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AOL Relaunches Netscape.com To Challenge Digg And YouTube

The new version of Netscape will feature community-driven news and video with editorial oversight--sort of like Digg married to YouTube with adult supervision.

Thomas Claburn

June 14, 2006

4 Min Read

AOL plans to re-launch its Netscape.com portal as a place where user participation is balanced by moderator control.

The renovated site will feature community-driven news and user-submitted video, guided by editors called anchors. Imagine a mixture of Digg.com and YouTube.com under adult supervision.

"The hive mind sometimes doesn't do a thorough job," explains Jason Calacanis, CEO of Weblogs, Inc., a blog network acquired last year by AOL.

The hive mind doesn't do too badly, either. Community moderated news such as Digg.com, Reddit.com, and Newsvine.com have built sizable audiences by offering users the ability to consume news and express views in one spot, without the risk of rejection by editors. Digg, for instance, gets almost as much traffic as the New York Times, according to traffic tracking site Alexa.com.

But Netscape.com is more popular than Digg. According to AOL, the Netscape site saw 12.5 million unique visitors in April, compared with Digg's 1.3 million, Del.icio.us' 455,000, and Slashdot's 433,000. It lags behind YouTube.com, however. YouTube claims it receives about 6 million unique visitors per day.

AOL's redesigned Netscape portal clearly owes a debt to Digg, as well as to the recently revamped Yahoo.com. Heavily seasoned with Ajax -- computer programming designed to make Web sites more responsive -- the new Netscape.com looks very up-to-the-minute, with lots of tabs and thumbnail graphics.

As on Digg, Netscape.com users can submit online news stories, tag them, and comment on them. They can endorse stories for more prominent page placement using a "Vote" button, again like Digg's "Digg This" button.

But AOL has hired editors, known as "Netscape Anchors," to moderate the unruly masses. There will be 8 of them full-time and 15 part-time, according AOL VP of corporate communications Andrew Weinstein, who declined to disclose the pay scale for anchors.

"It's going to be interesting to see how the balance between user-contributed stuff and editorial content works out," says JupiterResearch analyst Joe Laszlo. "I agree with the idea that you can't necessarily trust computers or readers to pick what people should be looking at as news. There should be some professional people helping to make that decision as well."

"The great thing about having editorial control is rumor debunking," says Calacanis, who adds that Netscape Anchors will be able to enhance breaking stories by posting interviews with those involved. And chances are that with Time Warner's tentacles reaching beyond AOL into affiliated mass media companies like Home Box Office and Warner Bros. Entertainment, Netscape Anchors will have the access and credibility to produce that kind of complementary content.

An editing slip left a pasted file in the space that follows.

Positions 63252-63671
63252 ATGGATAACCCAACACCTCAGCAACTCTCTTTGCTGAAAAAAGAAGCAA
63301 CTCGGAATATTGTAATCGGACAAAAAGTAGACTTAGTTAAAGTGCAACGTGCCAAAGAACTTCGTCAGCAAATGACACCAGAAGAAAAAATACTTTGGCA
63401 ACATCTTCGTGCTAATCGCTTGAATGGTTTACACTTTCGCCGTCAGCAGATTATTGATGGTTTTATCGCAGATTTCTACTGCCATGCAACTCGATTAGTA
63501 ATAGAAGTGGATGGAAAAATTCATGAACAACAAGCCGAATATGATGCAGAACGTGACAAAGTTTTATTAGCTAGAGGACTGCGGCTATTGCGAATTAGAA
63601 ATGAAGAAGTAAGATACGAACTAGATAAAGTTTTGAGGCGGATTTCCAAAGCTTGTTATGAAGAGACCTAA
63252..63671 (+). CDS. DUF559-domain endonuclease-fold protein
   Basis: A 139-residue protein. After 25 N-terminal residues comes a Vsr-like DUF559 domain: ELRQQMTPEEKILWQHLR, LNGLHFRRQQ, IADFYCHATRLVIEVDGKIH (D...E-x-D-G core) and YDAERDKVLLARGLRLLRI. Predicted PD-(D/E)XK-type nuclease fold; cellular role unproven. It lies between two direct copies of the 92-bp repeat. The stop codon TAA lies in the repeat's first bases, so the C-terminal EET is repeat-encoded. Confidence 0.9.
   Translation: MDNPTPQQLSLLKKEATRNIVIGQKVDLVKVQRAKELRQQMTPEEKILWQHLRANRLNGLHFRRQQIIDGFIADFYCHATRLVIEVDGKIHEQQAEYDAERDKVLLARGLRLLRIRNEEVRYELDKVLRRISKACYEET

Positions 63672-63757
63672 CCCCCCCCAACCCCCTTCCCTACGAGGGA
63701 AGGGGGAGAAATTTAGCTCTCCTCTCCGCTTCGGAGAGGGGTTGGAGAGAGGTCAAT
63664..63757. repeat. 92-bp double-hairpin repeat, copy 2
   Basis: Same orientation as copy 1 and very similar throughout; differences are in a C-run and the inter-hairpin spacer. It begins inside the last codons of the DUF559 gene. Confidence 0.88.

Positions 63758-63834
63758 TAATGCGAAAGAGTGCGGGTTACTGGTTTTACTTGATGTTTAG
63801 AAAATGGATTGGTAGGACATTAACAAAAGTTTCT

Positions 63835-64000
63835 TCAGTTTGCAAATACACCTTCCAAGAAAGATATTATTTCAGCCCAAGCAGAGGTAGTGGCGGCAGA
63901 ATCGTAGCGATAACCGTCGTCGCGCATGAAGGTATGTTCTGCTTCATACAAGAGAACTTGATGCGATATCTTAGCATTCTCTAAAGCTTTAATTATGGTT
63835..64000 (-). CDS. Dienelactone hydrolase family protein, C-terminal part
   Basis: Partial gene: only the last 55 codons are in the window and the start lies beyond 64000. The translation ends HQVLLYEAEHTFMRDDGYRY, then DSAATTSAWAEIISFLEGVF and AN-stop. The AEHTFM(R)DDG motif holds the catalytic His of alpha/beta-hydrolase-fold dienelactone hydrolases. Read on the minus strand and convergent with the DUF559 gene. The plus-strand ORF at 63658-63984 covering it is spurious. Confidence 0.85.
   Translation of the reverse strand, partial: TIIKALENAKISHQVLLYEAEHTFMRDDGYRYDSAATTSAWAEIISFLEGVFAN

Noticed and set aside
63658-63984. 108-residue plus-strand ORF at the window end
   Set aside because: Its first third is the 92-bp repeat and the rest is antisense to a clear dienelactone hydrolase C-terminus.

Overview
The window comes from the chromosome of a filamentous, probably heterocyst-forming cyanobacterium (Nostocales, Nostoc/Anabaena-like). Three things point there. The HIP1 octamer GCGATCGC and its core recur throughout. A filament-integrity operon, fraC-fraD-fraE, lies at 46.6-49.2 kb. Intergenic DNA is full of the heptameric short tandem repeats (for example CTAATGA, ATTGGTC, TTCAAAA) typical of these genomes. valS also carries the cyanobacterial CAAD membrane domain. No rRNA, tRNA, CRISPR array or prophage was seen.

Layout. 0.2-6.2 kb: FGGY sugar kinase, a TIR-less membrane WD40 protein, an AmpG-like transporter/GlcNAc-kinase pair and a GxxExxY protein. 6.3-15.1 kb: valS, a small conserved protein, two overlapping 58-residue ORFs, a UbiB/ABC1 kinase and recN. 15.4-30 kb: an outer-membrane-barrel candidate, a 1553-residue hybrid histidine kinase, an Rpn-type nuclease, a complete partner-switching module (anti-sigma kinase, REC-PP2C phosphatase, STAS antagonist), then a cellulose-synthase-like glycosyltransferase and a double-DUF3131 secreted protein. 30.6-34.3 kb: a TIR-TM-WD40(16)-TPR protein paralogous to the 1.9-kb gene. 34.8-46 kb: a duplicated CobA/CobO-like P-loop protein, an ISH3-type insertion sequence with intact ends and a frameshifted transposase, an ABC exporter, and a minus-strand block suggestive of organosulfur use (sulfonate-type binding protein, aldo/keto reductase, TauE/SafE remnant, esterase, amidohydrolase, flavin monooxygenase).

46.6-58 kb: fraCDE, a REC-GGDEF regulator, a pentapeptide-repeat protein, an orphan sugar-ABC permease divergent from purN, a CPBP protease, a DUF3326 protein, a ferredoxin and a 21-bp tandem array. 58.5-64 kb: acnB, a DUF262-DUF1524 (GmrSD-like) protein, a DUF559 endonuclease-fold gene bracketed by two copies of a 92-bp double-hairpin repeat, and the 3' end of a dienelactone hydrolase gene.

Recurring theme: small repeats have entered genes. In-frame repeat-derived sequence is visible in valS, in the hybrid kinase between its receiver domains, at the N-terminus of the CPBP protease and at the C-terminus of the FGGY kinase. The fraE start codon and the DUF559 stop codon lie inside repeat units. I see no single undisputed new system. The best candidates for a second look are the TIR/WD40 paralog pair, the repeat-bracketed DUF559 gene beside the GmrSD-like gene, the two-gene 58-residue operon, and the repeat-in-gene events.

The new Netscape.com also will compete with video sharing site YouTube.com. The "Submit Story" page will allow users to submit videos, though as of Wednesday evening, it wasn't clear when this feature would be enabled. Submitted videos will be hosted on Netscape's servers. Presumably, Time Warner's extensive video assets will find a place on the new Netscape.com, too.

Anyone with a user ID from Netscape.com, AOL, or AIM will be able to contribute to the site. Users get their own profile page that lists friends (if any) and any stories, comments, or votes submitted.

Given reports that Digg can be easily manipulated, Netscape may be onto something by adding some oversight. Online openness has obvious value, but it encourages information pollution by spammers, scammers, and the like. Wikipedia is the case in point -- its answer to abuse has been to close certain entries to further editing.

"The edited model works very well," says media analyst Barry Parr of JupiterResearch. "And it's unclear what the advantages of social news are in the long run.... The jury is still out on whether we can replace editors with the collective wisdom."

It's not clear whether the new Netscape.com will have any impact on rising social news stars like Digg, more established players like Slashdot.org, or recent entrants like Newsvine.com.

"Digg has a very well established audience," says Parr. "Clearly there's going to be serious competition here and it's all going to be in the execution. It's all about critical mass of use and participation."

The new Netscape.com is being made available as a beta test on Thursday, June 15. Official release is planned for July 1.

About the Author(s)

Thomas Claburn

Editor at Large, Enterprise Mobility

Thomas Claburn has been writing about business and technology since 1996, for publications such as New Architect, PC Computing, InformationWeek, Salon, Wired, and Ziff Davis Smart Business. Before that, he worked in film and television, having earned a not particularly useful master's degree in film production. He wrote the original treatment for 3DO's Killing Time, a short story that appeared in On Spec, and the screenplay for an independent film called The Hanged Man, which he would later direct. He's the author of a science fiction novel, Reflecting Fires, and a sadly neglected blog, Lot 49. His iPhone game, Blocfall, is available through the iTunes App Store. His wife is a talented jazz singer; he does not sing, which is for the best.

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